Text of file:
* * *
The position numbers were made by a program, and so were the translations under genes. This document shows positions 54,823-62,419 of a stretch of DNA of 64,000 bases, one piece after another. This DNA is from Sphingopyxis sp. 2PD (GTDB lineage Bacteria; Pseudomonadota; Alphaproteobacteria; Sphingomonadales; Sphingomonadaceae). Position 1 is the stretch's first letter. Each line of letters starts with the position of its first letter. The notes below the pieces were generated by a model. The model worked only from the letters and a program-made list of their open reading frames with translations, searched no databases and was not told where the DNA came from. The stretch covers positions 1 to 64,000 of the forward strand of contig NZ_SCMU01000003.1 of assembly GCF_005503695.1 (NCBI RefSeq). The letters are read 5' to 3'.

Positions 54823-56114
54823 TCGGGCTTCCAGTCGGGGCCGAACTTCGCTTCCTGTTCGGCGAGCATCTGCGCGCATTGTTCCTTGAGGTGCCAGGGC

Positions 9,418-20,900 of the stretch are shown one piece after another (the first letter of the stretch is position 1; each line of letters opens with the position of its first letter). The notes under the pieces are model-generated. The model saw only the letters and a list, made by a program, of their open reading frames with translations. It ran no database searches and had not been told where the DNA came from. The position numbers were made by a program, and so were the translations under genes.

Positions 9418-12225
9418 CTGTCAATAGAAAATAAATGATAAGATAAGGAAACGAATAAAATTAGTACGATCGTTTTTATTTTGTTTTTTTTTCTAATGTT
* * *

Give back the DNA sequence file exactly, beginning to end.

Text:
The position numbers were made by a program, and so were the translations under genes. This document shows positions 54,823-62,419 of a stretch of DNA of 64,000 bases, one piece after another. This DNA is from Sphingopyxis sp. 2PD (GTDB lineage Bacteria; Pseudomonadota; Alphaproteobacteria; Sphingomonadales; Sphingomonadaceae). Position 1 is the stretch's first letter. Each line of letters starts with the position of its first letter. The notes below the pieces were generated by a model. The model worked only from the letters and a program-made list of their open reading frames with translations, searched no databases and was not told where the DNA came from. The stretch covers positions 1 to 64,000 of the forward strand of contig NZ_SCMU01000003.1 of assembly GCF_005503695.1 (NCBI RefSeq). The letters are read 5' to 3'.

Positions 54823-56114
54823 TCGGGCTTCCAGTCGGGGCCGAACTTCGCTTCCTGTTCGGCGAGCATCTGCGCGCATTGTTCCTTGAGGTGCCAGGGC

Positions 9,418-20,900 of the stretch are shown one piece after another (the first letter of the stretch is position 1; each line of letters opens with the position of its first letter). The notes under the pieces are model-generated. The model saw only the letters and a list, made by a program, of their open reading frames with translations. It ran no database searches and had not been told where the DNA came from. The position numbers were made by a program, and so were the translations under genes.

Positions 9418-12225
9418 CTGTCAATAGAAAATAAATGATAAGATAAGGAAACGAATAAAATTAGTACGATCGTTTTTATTTTGTTTTTTTTTCTAATGTT